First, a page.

Akron's Innerbelt Transformation Will Take Time, Money and a Lot of Dirt

Oct 2, 2017

WKSU's Andrew Meyer moderated the panel featuring Marco Sommerville, the senior advisor to Mayor Dan Horrigan; Knight Foundation's Kyle Kutuchief; Planning Director Jason Segedy and Cheryl Powell, Akron Beacon Journal city editor.
Credit M.L. SCHULTZE / WKSU

With the help of the Huffington Post’s 25-city listening tour, Akron took a closer look last night at tentative plans to turn a divided highway into something that would, as the mayor’s senior advisor Marco Sommerville put it, “make Akron a destination.” WKSU’s M.L. Schultze has more on planning the Innerbelt’s future.

The four panelists told about 75 people at the Akron Art Museum last night that they anticipate the now-closed stretch of the Innerbelt may eventually include housing to replace some of the neighborhoods the highway tore up 40 years ago. Planning Director Jason Segedy said the project may also be the first of a series that would open up the island of downtown Akron.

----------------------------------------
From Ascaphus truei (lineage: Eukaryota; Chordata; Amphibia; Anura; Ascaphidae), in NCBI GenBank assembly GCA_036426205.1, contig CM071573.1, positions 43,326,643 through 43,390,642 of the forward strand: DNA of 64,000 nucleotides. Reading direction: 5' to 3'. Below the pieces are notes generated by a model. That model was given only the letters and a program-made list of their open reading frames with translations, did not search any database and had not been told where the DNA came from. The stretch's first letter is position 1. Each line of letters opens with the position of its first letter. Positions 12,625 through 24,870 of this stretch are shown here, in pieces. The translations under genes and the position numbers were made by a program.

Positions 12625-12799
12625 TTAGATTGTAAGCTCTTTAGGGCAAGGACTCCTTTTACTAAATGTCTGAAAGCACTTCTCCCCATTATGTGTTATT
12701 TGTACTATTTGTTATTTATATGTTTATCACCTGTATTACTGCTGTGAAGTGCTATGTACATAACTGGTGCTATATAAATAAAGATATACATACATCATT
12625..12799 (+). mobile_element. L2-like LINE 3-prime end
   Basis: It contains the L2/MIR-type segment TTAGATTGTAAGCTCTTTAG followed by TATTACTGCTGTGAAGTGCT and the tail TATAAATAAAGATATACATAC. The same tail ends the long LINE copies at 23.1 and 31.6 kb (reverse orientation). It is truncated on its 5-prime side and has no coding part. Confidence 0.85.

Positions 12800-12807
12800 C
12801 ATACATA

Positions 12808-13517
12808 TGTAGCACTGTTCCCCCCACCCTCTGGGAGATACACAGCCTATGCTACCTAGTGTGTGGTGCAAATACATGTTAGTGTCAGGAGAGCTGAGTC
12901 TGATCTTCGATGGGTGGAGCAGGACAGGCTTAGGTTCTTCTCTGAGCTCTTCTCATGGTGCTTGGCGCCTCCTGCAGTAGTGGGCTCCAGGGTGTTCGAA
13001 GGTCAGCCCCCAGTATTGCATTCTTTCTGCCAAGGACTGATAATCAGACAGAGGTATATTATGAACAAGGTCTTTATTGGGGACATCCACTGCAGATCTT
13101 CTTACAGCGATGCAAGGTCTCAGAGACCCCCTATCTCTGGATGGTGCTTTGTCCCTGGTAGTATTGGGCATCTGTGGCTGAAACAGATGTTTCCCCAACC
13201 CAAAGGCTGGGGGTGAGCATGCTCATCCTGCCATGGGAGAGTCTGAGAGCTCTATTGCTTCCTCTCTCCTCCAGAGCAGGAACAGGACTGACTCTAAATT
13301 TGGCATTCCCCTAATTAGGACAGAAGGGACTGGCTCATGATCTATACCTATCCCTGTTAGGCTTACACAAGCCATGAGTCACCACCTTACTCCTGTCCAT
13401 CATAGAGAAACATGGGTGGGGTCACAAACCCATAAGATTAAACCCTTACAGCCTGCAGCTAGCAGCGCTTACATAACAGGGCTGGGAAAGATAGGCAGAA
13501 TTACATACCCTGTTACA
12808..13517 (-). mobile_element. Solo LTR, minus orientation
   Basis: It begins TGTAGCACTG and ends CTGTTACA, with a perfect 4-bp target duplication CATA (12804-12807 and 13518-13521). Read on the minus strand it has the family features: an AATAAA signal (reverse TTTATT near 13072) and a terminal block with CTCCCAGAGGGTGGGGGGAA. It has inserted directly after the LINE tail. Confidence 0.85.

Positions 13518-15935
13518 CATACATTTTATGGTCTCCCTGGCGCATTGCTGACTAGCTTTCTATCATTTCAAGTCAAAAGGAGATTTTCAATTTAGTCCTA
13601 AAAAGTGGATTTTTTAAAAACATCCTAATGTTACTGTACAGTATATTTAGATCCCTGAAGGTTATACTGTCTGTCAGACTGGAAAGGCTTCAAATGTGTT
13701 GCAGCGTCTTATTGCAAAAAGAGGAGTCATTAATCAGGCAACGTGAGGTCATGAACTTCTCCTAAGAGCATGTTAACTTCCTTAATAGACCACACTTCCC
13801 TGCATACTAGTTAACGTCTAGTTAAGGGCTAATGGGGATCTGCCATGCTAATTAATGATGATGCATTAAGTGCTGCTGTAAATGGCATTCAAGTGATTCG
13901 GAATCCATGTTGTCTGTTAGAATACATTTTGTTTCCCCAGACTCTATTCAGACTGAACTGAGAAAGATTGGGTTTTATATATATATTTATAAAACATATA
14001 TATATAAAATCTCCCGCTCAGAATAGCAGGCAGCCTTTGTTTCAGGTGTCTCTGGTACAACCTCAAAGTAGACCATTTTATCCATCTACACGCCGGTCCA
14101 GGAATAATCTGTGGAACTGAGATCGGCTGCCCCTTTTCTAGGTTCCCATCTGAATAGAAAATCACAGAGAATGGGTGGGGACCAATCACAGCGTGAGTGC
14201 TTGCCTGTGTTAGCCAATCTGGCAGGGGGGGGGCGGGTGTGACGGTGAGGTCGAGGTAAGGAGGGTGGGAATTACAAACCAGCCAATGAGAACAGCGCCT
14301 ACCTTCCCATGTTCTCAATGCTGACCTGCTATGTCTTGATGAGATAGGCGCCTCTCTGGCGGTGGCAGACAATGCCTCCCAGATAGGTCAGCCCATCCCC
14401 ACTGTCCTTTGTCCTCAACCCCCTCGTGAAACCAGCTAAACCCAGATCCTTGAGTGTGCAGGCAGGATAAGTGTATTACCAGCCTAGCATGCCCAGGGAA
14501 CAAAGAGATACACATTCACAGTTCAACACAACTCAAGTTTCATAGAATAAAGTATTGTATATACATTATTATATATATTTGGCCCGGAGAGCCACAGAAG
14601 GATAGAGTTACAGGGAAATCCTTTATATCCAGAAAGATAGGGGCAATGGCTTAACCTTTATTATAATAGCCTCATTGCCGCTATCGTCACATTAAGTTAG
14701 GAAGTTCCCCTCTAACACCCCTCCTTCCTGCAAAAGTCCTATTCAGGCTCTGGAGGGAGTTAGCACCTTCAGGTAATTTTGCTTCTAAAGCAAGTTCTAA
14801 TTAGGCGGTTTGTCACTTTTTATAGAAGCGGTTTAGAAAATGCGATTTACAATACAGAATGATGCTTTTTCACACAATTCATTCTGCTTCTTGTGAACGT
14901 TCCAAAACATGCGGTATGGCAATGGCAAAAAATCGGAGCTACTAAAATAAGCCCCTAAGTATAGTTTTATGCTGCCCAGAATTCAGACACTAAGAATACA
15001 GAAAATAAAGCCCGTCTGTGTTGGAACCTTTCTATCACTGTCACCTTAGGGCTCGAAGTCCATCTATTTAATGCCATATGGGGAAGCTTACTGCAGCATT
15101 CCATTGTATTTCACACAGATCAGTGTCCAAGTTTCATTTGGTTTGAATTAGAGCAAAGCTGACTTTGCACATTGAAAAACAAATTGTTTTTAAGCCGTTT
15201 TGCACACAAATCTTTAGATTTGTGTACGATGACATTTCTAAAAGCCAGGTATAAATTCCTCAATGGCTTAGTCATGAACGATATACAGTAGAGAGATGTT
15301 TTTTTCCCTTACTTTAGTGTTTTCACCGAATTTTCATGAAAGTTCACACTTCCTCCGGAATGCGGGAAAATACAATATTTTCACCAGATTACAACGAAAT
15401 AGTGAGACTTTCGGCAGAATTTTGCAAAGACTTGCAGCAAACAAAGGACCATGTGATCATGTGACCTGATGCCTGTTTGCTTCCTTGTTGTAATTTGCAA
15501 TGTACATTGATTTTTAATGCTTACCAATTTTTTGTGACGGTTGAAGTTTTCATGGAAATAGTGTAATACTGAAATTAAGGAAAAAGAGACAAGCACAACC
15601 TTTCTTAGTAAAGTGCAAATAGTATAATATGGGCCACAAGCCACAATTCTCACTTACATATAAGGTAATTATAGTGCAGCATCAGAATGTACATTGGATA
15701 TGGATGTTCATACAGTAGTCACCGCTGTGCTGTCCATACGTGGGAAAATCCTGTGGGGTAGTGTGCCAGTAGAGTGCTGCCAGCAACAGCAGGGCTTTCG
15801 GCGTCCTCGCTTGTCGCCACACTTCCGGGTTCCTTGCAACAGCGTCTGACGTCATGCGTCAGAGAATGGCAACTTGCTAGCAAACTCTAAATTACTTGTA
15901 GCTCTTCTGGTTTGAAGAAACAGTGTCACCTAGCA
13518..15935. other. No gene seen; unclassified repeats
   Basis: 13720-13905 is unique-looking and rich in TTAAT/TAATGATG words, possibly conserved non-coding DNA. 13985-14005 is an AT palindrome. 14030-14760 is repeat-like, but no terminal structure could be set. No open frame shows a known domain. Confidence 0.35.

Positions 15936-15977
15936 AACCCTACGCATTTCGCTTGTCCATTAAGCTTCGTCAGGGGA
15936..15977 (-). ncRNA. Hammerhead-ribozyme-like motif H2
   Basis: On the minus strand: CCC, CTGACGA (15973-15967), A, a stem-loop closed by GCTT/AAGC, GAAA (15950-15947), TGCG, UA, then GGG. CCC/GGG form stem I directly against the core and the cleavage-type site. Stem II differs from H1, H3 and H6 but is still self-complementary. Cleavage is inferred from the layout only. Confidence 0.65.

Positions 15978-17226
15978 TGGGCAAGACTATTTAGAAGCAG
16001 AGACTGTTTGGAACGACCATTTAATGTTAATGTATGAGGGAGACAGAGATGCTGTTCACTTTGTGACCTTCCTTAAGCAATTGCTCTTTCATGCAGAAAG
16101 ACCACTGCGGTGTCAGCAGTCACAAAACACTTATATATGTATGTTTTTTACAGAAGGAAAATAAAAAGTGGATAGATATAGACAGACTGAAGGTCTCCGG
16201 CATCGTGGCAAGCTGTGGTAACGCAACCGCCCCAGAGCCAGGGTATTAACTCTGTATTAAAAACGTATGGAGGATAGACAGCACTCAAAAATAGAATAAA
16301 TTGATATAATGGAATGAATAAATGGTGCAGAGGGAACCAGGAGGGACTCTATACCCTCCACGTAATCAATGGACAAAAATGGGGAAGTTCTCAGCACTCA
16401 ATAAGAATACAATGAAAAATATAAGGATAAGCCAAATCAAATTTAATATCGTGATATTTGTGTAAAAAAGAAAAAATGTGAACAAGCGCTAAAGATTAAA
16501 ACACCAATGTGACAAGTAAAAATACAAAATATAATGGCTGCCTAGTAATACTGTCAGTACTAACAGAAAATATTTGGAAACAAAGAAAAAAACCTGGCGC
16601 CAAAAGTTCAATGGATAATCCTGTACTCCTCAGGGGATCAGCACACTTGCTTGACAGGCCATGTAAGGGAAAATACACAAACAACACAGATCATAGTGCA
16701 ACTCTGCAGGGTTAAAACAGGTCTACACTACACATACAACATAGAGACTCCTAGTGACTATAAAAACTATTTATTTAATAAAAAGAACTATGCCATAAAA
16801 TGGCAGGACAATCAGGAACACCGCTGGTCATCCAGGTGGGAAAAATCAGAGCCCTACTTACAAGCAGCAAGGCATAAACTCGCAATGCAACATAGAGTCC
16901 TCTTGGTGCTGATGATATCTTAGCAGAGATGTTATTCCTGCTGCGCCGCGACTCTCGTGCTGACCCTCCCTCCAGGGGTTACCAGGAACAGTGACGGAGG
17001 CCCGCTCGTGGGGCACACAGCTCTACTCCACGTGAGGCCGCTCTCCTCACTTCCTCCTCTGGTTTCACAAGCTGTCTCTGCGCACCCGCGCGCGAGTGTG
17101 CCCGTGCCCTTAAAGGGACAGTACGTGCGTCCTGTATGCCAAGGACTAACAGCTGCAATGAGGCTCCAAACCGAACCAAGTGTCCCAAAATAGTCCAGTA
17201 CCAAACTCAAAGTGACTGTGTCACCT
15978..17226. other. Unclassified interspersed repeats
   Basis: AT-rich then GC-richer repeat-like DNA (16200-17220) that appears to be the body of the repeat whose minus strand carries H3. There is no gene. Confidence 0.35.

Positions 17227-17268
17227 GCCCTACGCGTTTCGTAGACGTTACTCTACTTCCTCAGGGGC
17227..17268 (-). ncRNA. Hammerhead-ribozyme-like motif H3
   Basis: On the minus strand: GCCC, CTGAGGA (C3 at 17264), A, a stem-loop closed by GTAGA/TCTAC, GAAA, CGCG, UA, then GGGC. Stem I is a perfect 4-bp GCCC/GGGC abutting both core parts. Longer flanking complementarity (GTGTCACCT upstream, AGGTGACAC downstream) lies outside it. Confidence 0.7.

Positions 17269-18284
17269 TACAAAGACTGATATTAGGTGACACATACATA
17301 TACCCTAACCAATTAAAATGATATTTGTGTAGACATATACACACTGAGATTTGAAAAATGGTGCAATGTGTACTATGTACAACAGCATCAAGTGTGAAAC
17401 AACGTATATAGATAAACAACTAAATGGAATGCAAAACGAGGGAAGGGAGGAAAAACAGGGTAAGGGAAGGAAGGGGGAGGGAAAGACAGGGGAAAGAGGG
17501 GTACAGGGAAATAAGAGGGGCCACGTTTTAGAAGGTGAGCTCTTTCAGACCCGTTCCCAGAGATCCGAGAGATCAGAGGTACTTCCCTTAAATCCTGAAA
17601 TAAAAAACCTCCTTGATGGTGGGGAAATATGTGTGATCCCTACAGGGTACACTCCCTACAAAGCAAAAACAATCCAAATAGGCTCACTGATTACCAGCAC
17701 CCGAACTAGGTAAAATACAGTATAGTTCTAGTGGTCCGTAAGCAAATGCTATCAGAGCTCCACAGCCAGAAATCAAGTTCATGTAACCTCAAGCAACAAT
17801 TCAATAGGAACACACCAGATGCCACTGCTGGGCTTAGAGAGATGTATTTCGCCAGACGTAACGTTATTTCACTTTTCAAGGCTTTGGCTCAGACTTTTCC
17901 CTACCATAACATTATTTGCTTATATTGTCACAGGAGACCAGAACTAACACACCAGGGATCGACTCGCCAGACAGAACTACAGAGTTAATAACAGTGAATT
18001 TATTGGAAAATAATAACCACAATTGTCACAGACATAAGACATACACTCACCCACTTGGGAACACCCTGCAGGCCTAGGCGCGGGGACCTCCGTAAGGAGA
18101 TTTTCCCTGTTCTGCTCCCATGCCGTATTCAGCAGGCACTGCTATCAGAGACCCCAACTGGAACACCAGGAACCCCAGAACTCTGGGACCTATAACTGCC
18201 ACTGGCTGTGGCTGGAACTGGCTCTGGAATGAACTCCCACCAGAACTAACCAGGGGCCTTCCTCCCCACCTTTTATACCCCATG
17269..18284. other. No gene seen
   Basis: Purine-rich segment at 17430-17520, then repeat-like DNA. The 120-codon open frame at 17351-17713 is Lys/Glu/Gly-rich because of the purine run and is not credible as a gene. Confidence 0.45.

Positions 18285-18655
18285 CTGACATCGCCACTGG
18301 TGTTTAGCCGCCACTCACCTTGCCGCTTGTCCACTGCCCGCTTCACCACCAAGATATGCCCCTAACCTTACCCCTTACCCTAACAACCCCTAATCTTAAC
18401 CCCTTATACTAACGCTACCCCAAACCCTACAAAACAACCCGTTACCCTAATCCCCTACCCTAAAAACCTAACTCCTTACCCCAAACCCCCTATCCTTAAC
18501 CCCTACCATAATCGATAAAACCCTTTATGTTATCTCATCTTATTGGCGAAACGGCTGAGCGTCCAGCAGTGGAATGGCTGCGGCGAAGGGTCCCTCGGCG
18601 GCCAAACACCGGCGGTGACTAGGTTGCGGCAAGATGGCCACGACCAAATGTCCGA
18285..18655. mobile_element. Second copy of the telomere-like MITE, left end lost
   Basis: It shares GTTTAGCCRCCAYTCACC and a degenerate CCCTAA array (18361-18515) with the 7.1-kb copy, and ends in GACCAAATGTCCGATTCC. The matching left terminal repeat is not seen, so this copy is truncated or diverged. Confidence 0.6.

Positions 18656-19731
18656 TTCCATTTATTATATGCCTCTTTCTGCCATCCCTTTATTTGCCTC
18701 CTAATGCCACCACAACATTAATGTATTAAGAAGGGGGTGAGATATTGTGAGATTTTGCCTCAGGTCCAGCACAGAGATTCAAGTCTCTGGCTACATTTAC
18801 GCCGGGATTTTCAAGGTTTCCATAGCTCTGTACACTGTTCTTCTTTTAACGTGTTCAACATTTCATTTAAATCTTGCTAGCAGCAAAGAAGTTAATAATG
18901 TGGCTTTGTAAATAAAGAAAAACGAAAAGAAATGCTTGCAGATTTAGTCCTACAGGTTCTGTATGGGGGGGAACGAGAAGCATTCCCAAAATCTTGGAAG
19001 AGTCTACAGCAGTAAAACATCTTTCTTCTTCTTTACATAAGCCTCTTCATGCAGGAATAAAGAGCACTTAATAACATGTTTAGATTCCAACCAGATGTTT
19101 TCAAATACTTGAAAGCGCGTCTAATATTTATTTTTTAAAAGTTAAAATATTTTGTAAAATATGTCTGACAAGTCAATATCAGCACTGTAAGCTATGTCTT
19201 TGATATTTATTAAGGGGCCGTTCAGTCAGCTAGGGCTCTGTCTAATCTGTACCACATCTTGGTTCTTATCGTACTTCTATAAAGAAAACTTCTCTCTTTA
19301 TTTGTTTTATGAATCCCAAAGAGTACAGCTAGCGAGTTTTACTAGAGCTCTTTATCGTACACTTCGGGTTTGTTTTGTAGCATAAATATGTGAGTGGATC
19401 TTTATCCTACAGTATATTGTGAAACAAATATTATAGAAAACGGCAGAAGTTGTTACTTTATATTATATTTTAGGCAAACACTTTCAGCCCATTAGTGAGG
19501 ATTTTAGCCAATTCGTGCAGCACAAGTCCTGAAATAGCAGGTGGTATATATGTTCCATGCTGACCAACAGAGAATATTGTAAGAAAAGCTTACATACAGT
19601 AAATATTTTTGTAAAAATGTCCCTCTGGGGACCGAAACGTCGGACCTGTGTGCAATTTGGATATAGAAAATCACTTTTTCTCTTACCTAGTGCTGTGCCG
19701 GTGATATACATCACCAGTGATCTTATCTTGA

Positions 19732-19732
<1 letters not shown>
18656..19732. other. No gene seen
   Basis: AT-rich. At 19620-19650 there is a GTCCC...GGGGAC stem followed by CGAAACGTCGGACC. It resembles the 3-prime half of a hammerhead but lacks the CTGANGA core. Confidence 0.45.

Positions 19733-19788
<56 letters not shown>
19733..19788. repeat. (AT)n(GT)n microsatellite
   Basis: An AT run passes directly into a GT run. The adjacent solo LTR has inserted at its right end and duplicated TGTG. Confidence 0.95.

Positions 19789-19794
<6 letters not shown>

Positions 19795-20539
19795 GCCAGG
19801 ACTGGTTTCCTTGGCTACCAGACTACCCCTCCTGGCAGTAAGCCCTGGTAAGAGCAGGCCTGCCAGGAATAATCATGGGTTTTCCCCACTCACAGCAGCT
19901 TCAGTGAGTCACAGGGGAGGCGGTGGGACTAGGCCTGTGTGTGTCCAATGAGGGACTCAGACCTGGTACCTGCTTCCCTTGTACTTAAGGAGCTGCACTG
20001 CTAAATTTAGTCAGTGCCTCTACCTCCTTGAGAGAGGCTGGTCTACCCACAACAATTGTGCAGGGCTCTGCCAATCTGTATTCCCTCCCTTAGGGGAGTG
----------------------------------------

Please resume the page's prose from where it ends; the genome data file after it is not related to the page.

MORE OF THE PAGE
“The part that Marco was talking about over near Wooster Avenue at that time, that was really ground zero for where the displacement and a lot of the inequities happened. And one of my hopes is that over time we can consider closing more of the innerbelt and working south.”

He acknowledged that’s only an idea for now. And the panelists indicated even the first phase is likely to be incremental, with pocket forests built in two spots and a lot of topsoil covering the concrete highway until money can be found to tear it up. 

Akron Mayor Dan Horrigan is heading to an invitation-only meeting this week with the Mayors’ Institute on City Design to get ideas on what to do with the now-closed 32 acres of downtown that was the northern stretch of the innerbelt highway